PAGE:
However, following this success, Srikanth, ranked 24th in the world, faced a decline in form. Hindered by persistent injuries, the Indian found it challenging to maintain consistency on the World Tour, ultimately leading to his failure to secure a spot in the Tokyo Olympics.
Success for Srikanth has arrived intermittently. After his injury, there's a noticeable tendency to rush, occasional slowness, and a looming fear of failure.
The issue became evident as his periphery became limited to the initial rounds. It is a gloomy sight to see. Once the beacon of hope for Indian badminton and a mighty opponent, Srikanth has now become a mere contestant on the World Tour.
Despite his poor form in individual events, there have been high tides as Srikanth guided a young Indian squad to their historic Thomas Cup, the men's World Cup for badminton, victory in May 2022. He was unbeaten, and we saw a spark of his blazing form and that old aggression.
Continuing his success, he went on to achieve a men's singles bronze and a silver in the mixed team event at the Commonwealth Games 2022 in August.
Area of concern
But once he returned to the World Tour, he looked out of sorts again. He has been overshadowed by a string of defeats. Srikanth's best on the World Tour since the peak of 2017 was a runner-up finish at the India Open in 2019.
Despite India being 2-0 up against China in the historic Asian Games gold medal match, he couldn't deliver the country the maiden gold, facing defeat against younger Li Shi Feng. It paved the way for China's victory. The host stole the gold medal from India with a come-from-behind 3-2 win.
But it is not that he lost his fighting spirit. Most recently, he played a three-setter against world champion Kunlavut Vitidsarn of Thailand at the China Masters, but he ran out of air in the third game. The challenging phase seems to have tightened its grip on him once again.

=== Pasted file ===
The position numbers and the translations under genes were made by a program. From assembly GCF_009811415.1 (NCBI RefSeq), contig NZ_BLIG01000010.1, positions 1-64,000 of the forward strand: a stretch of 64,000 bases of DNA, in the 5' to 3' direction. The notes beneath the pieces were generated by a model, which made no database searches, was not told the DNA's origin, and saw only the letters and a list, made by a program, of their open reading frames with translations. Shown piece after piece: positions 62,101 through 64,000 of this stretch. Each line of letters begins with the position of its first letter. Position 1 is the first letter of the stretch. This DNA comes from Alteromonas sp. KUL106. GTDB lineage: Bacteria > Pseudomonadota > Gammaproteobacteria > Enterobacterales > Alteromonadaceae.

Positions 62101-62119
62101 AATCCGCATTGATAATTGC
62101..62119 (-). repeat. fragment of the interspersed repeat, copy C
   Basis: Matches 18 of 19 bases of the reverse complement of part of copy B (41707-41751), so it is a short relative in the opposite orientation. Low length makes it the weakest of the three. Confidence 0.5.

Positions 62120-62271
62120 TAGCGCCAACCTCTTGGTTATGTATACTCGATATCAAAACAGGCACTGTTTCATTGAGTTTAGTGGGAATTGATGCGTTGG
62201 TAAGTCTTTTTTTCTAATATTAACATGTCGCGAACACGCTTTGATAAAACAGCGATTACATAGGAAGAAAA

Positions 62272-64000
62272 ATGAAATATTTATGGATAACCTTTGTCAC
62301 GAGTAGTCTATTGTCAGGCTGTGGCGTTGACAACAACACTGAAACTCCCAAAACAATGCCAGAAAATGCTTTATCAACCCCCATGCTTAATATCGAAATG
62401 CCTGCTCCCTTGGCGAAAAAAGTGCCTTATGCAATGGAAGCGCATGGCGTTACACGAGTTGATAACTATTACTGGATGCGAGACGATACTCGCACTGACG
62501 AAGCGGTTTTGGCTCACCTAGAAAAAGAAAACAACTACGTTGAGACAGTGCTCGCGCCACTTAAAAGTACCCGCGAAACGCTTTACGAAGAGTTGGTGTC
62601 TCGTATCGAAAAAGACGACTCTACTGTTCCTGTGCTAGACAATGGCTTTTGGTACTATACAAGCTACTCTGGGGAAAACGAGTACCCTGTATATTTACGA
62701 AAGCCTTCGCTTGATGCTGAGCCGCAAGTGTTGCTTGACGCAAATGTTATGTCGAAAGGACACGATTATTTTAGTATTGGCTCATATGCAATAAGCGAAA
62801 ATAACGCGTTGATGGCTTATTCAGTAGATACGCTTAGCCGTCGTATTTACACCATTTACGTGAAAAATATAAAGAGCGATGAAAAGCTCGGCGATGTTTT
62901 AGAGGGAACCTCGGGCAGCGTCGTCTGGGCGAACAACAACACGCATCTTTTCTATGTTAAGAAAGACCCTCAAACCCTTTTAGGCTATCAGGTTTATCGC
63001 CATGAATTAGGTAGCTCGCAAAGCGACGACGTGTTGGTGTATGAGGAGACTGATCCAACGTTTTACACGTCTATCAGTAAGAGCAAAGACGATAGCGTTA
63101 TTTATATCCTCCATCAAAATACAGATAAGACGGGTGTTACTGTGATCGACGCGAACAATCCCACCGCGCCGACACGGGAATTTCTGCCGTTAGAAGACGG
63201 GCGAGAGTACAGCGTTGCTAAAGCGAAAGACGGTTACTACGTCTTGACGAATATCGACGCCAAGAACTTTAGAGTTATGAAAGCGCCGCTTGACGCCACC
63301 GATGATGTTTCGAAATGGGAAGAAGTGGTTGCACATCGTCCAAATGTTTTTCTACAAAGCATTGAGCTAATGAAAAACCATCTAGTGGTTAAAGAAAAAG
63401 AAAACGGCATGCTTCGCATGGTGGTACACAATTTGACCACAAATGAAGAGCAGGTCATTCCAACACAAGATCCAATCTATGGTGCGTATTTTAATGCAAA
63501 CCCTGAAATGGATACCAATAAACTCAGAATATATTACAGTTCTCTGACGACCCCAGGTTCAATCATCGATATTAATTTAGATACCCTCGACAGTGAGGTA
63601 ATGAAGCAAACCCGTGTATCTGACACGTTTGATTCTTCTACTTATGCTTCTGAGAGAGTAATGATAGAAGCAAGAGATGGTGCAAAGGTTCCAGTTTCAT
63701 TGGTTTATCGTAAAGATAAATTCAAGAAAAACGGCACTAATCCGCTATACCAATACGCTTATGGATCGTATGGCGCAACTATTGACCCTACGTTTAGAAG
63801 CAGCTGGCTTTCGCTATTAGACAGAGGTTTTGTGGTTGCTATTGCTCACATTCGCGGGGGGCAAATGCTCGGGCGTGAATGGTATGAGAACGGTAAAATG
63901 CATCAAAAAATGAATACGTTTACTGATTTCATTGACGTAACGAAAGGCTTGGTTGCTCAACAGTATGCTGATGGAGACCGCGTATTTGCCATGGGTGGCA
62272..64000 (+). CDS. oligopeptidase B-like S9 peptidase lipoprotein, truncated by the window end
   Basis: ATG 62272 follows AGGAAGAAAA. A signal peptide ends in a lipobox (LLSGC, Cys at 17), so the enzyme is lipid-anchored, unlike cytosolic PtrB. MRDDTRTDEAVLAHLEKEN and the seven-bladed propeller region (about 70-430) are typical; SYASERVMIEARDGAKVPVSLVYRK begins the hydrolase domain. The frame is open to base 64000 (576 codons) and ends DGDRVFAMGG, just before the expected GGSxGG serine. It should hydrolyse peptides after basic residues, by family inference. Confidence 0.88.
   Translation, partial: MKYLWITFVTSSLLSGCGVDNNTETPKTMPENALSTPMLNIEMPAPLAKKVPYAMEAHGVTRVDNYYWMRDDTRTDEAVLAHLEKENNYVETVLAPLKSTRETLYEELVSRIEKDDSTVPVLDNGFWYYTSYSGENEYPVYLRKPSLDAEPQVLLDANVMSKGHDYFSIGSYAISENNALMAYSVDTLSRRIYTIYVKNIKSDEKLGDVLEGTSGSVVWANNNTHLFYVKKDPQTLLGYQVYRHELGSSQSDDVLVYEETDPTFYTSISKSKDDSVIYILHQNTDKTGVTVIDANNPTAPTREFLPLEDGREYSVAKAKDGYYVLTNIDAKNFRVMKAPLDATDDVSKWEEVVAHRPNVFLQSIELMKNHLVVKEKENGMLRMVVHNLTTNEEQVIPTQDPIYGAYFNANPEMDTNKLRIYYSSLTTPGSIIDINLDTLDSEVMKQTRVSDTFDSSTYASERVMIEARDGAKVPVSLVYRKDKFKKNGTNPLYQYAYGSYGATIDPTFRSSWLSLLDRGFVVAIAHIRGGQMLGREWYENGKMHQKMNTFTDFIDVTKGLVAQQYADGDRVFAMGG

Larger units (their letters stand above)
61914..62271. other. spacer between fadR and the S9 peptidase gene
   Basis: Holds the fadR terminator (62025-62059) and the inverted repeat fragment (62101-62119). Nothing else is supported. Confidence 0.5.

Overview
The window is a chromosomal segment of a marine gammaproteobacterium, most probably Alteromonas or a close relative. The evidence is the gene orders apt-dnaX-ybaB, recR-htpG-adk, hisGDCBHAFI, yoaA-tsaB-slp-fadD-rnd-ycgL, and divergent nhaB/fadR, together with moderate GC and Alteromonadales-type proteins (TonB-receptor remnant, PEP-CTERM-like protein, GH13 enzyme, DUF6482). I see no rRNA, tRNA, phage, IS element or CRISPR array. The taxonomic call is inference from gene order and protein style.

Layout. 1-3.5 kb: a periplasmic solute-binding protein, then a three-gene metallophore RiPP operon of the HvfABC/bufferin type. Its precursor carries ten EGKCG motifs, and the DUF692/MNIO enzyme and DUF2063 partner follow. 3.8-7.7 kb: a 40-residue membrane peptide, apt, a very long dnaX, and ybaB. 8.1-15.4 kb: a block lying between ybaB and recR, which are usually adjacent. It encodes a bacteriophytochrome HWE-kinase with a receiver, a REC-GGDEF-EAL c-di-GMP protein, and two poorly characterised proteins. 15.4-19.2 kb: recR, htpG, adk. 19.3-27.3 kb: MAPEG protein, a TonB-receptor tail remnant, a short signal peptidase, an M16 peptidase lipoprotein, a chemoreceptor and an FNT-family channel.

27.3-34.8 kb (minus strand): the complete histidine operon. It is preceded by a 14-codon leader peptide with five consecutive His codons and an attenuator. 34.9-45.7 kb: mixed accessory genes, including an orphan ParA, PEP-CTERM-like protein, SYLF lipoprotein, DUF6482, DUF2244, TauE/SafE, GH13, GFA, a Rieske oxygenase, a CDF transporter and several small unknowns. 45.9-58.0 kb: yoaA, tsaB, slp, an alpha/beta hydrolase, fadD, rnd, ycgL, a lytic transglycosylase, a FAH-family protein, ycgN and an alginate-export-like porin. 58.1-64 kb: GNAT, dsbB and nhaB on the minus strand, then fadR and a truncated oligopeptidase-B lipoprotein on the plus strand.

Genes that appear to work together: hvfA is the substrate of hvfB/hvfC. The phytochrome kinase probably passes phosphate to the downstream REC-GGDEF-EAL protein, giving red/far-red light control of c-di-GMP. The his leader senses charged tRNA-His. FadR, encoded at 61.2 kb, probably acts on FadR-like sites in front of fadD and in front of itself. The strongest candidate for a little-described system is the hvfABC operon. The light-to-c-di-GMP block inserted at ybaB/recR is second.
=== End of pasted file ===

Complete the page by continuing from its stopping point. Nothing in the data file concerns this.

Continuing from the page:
It is quite apparent that Srikanth's continuous streak of losses is associated with his sluggish movement and lack of intensity. His poor confidence level also resulted in him losing the battle at the net.
He erred even when he looked poised for winners, sending the shuttle wide and long, conceding soft points to his opponent. The psychological stress evident in high-stakes matches is a hurdle for Srikanth.
Given his willingness to continue playing despite very little success in the past few years, Srikanth still has space to pull off a comeback. But the pivotal question is: Can Srikanth replicate the trajectory of Momota?
This leaves us pondering the potential within Srikanth. Drawing inspiration from Momota and even from his fellow Thomas Cup winning hero HS Prannoy, who has been making the best of the business struggle against him at 31, Srikanth needs to shift his focus to the present rather than feeling pressed under his illustrious past.
While his career showcases immense potential, the present must unfold with promise instead of pessimism. Srikanth must bounce back resiliently, avoiding feelings of dejection.
Both Momota and Srikanth share the common goal of competing in the Paris 2024 Olympics, signifying an opportunity for Srikanth to redefine his narrative and strive for excellence.